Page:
Vice President for Technology and Regulatory Affairs, Advanced Medical Technology Association
The world is reckoning with systemic inequality in every space of our society — from real estate and education, to policing and the judicial system. Of course, healthcare is not exempt.
Women and minority patients experience very real and ever-present barriers to the medical diagnostics and treatments they need. When it comes to cardiovascular disease (CD), those barriers can be a matter of life and death. But the good news is they can be — and are being — torn down.
Right now, even while cardiovascular disease is the leading cause of death in women, women are still underrepresented in related medical device clinical trials. In other words, we have a significant problem — the instances of fatal cardiovascular disease in women and the tools we have to solve it (most notably research conducted through clinical trials) are not being adequately leveraged.
A greater risk
According to the National Study of Physician Awareness and Adherence to Cardiovascular Disease Prevention Guidelines, only 8 percent of primary care doctors, 13 percent of gynecologists, and 17 percent of cardiologists were aware heart disease is a greater cause of death in women than in men. Many of those clinicians failed to understand the differences between CD in men and women. As a result, women’s CD is going undiagnosed and patient-centric care is suffering.
While men with cardiovascular disease typically report shortness of breath, chest pain, and tingling and numbness in the extremities — symptoms you might recognize from movie and television portrayals of heart attacks — women with CD tend to report more subtle symptoms, like stomach, jaw, neck, and back pain.
Women often fail to understand these symptoms could signal CD and delay going to the doctor until it has progressed to a later stage with stronger, more visible symptoms — sometimes to a stage where treatment options are limited. Or, if they do go to the doctor immediately, their doctor may have trouble deciphering their symptoms as heart disease, and their condition may go undiagnosed.
As we know, these consequences can accumulate to a fatal point. Still, this state of affairs does not have to be permanent.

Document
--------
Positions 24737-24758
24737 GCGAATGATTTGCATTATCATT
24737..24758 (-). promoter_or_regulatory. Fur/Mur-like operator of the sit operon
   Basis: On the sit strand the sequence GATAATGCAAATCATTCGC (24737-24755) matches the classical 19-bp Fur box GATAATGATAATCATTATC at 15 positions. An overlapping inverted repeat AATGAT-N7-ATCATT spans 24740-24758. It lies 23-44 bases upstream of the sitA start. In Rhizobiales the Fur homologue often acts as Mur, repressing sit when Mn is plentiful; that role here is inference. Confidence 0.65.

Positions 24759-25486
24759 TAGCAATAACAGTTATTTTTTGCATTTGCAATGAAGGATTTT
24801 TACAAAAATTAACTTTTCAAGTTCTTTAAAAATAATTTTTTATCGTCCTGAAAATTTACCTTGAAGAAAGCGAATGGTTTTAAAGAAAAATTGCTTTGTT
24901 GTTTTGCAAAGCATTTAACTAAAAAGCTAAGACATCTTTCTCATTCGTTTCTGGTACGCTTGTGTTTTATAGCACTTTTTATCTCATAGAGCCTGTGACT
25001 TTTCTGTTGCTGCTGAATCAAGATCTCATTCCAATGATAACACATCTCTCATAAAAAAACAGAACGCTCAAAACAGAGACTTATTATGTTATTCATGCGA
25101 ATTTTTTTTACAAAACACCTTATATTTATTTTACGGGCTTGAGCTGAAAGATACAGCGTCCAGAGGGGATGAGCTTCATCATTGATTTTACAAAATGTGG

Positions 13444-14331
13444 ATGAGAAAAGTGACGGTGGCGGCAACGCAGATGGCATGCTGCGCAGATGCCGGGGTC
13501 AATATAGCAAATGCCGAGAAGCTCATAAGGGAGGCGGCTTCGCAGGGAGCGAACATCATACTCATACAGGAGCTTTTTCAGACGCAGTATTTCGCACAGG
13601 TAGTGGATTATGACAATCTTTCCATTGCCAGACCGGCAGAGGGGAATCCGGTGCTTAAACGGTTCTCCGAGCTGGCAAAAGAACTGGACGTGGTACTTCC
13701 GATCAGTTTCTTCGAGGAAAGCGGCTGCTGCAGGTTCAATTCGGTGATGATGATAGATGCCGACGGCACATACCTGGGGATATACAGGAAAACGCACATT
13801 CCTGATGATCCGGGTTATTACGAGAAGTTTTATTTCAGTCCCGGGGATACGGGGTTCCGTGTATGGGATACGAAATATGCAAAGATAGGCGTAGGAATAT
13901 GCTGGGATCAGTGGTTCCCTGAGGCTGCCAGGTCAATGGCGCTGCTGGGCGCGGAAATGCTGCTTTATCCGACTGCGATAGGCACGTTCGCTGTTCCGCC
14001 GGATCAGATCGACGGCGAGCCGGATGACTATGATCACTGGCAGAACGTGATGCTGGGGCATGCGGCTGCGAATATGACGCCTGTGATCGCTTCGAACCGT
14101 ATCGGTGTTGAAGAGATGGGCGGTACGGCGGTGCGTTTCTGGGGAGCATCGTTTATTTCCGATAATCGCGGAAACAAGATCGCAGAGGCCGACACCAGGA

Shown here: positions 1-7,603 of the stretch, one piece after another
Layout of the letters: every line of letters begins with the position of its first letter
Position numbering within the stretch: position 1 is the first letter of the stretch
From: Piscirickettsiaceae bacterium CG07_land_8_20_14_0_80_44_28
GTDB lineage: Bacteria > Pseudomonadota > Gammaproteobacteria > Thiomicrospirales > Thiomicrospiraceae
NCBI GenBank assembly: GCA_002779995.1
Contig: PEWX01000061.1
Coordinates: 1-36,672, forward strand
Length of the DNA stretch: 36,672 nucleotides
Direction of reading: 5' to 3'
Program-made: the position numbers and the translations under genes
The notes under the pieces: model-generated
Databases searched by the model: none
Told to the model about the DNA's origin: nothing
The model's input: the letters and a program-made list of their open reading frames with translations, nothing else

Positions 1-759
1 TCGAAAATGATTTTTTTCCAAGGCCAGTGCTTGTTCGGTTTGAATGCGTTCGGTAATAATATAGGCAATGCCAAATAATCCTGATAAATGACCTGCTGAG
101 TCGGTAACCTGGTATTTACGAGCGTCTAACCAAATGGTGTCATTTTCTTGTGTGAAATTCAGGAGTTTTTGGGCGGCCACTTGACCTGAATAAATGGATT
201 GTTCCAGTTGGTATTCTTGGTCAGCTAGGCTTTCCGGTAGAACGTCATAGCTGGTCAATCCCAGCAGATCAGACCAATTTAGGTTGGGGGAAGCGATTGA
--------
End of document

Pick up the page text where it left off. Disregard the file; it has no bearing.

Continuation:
The first step to reversing this trend is education. Healthcare practitioners must understand CD’s unique manifestation in women and they must share that understanding with others. Then, they must act on it.
They can empower their patients to speak up when they suspect cardiovascular disease, even if their symptoms are mild, and they can help their patients take precautions against it. Perhaps more importantly, they can encourage their patients to consider participating in appropriate medical device clinical trials — for their own health and the health of women everywhere. The more women we have participate in CD medical device clinical trials, the better new medical innovations in the pipeline will serve them.
Already, AdvaMed members have taken up this charge and, in collaboration with a group of leading women cardiologists, launched a public awareness campaign to encourage recruitment, enrollment and retention of women in CD medical device trials.
It’s clear doctors and their colleagues in the healthcare system have their work cut out for them. But what about the rest of us reading this article? You can spread the word about cardiovascular disease in women to your friends, family, and acquaintances.
AdvaMed’s Take Her Health to Heart campaign website — dedicated to this issue — has a collection of great resources and information, including social media messages, brochures, and other materials you can use to help spread the word.
It’s a simple way to effect meaningful change, not just for today’s women but for generations of women to come. Join the effort and take women’s health to heart.